he New York Times, which has been mi
sreporting on, and misleading its readers about the downing of Malaysian Flight 17 since the plane was downed last July 17, continues its sorry track record of flogging anti-Russian sentiment in the US and of supporting the post-putsch Ukrainian government in Kiev.
This time America’s leading “newspaper of record” is distorting the preliminary report of the Dutch Safety Board which has been leading an investigation into the cause of the Flight 17 crash that killed all 283 passengers and 15 crew members of a Boeing 777 aircraft flying from Amsterdam to Malaysia.
Frame of front windshield of Malaysian Flight 17 showing possible
bullet holes or rocket shrapnel, flight boxes and Flight 17 in the air
In an article published Wednesday, headlined “Report Finds Missile Strike Likely in Crash of Flight 17” and datelined Brussles, Times reporters Andrew Higgens and Nicola Clark write in their lead paragraph that “investigators, in their first account of the calamity, released evidence on Tuesday consistent with an attack by a surface-to-air missile but shed no clear light on who was responsible.”
They go on to write, however, on the basis of no evidence at all, that the preliminary report “...gave some indirect support to assertions by the United States and Ukraine that pro-Russian rebels shot down the aircraft with an SA-11, or Buk, surface-to-air missile.”
Both paragraphs are completely at odds with the report, and that supposed “indirect support” is never mentioned. And no wonder: it doesn't exist in the report.
Created on Thursday, 11 September 2014 10:49
Written by Norman Solomon
Perpetual War Is Fine With the New York Times After All
by Norman Solomon
The editorial board of the New York Times has an Orwellian knack for war. Sixteen months ago, when President Obama gave oratorical lip service to ending "perpetual war," the newspaper quickly touted that end as a democratic necessity. But now -- in response to Obama's speech Wednesday night announcing escalation of war without plausible end -- the Times editorial voice is with the endless war program.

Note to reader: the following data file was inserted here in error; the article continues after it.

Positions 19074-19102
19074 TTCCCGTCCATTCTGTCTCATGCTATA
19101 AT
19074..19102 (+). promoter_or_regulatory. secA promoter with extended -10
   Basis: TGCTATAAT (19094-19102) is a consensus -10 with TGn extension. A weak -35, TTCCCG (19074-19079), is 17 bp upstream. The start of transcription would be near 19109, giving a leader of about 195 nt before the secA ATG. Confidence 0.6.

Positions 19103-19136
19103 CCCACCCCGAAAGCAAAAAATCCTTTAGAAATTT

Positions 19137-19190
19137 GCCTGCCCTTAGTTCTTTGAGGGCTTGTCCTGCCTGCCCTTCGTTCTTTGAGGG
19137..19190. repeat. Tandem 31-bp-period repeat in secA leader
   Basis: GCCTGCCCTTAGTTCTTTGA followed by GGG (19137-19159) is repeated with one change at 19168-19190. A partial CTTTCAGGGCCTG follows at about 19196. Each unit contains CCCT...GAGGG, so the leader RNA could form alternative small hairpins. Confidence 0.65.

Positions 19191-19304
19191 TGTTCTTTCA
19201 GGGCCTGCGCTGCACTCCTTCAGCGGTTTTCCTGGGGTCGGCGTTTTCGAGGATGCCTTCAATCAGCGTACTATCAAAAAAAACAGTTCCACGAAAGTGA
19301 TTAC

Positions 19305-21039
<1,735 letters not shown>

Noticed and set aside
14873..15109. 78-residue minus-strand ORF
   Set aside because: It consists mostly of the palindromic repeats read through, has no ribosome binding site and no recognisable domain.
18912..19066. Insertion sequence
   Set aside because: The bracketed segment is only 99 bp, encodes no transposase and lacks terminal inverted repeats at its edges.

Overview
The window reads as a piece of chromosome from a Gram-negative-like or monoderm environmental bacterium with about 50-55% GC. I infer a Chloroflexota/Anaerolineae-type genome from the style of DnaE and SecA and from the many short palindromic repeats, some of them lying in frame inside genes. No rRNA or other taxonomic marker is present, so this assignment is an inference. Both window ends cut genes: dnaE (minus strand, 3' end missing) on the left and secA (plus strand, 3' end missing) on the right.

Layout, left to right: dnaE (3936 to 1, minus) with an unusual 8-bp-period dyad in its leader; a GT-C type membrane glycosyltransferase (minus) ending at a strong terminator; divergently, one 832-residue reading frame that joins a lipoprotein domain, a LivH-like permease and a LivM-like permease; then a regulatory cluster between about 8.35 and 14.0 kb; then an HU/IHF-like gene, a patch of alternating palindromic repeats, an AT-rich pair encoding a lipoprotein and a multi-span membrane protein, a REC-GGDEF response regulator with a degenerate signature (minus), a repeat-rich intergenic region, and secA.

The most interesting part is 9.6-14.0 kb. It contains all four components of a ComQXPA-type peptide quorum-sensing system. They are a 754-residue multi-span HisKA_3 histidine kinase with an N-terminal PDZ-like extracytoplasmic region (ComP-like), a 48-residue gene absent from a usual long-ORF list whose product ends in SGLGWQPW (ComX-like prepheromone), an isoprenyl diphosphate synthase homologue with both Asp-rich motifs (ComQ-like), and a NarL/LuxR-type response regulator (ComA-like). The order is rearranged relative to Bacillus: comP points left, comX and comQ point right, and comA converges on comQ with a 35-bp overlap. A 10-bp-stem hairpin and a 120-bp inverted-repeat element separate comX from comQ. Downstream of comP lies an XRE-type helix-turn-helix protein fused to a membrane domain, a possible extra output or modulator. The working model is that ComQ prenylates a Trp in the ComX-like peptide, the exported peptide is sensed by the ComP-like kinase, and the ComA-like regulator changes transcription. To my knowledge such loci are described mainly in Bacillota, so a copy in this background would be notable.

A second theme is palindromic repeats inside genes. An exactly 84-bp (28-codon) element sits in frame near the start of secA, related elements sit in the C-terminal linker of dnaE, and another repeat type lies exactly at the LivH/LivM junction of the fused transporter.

Under the headline "The End of the Perpetual War
," published on May 23, 2013, the Times was vehement, calling a new Obama speech "the most important statement on counterterrorism policy since the 2001 attacks, a momentous turning point in post-9/11 America."
The editorial added:
"For the first time, a president stated clearly and unequivocally that the state of perpetual warfare that began nearly 12 years ago is unsustainable for a democracy and must come to an end in the not-too-distant future."
Created on Wednesday, 10 September 2014 18:32
Written by Jonathan Cook
ISIS and Israel allies against a Palestinian state
by Jonathan Cook in Nazareth
An image speaks a thousand words – and that is presumably what Israel’s supporters hoped for with their latest ad in the New York Times.
Two photographs are presented side by side. One, titled ISIS, is the now-iconic image of a kneeling James Foley, guarded by a black-hooded executioner, awaiting his terrible fate. The other, titled Hamas, is a scene from Gaza, where a similarly masked killer stands over two victims, who cower in fear.
A headline stating “This is the face of radical Islam” tries, like the images, to equate the two organisations.
We have heard this line repeatedly from Israel’s prime minister, Benjamin Netanyahu, who tweeted “Hamas is ISIS” after the video of Foley’s beheading aired. Last week, in a speech addressed to the family of Steven Sotloff, ISIS’s latest victim, he called Hamas and ISIS “tentacles of a violent Islamist terrorism.”
Created on Wednesday, 10 September 2014 18:19
Written by Ramzy Baroud
Losing the Plot: Israel's Premier to Face New Gaza Reality
by Ramzy Baroud
- The Palestine ChronicleN
etanyahu’s war-turned-genocide in Gaza has backfired badly – his strategy has helped resurrect Hamas, the very movement he tried desperately to crush.
Aside from being a major military setback, Israel’s war on Gaza has also disoriented the policies of Prime Minister Benjamin Netanyahu like never before. Since the announcement of a ceasefire on 26 August, his statements appear erratic and particularly uncertain, an expected outcome of the Gaza war.
Since his first term as a prime minister (1996-99), Netanyahu has showed particular savviness at fashioning political and military events to neatly suit his declared policies. He fabricated imminent threats that were neither imminent nor threats, for example, Iraq’s non-existent weapons of mass destruction. Later, he took on Iran.
He created too many conditions and laid numerous obstacles for peace settlements to ever be realised. The late Palestinian leader, Yasser Arafat, laboured for years to meet Israel’s conditions, and failed. Abbas has taken the same futile road. But Netanyahu’s conditions are specifically designed to be unattainable.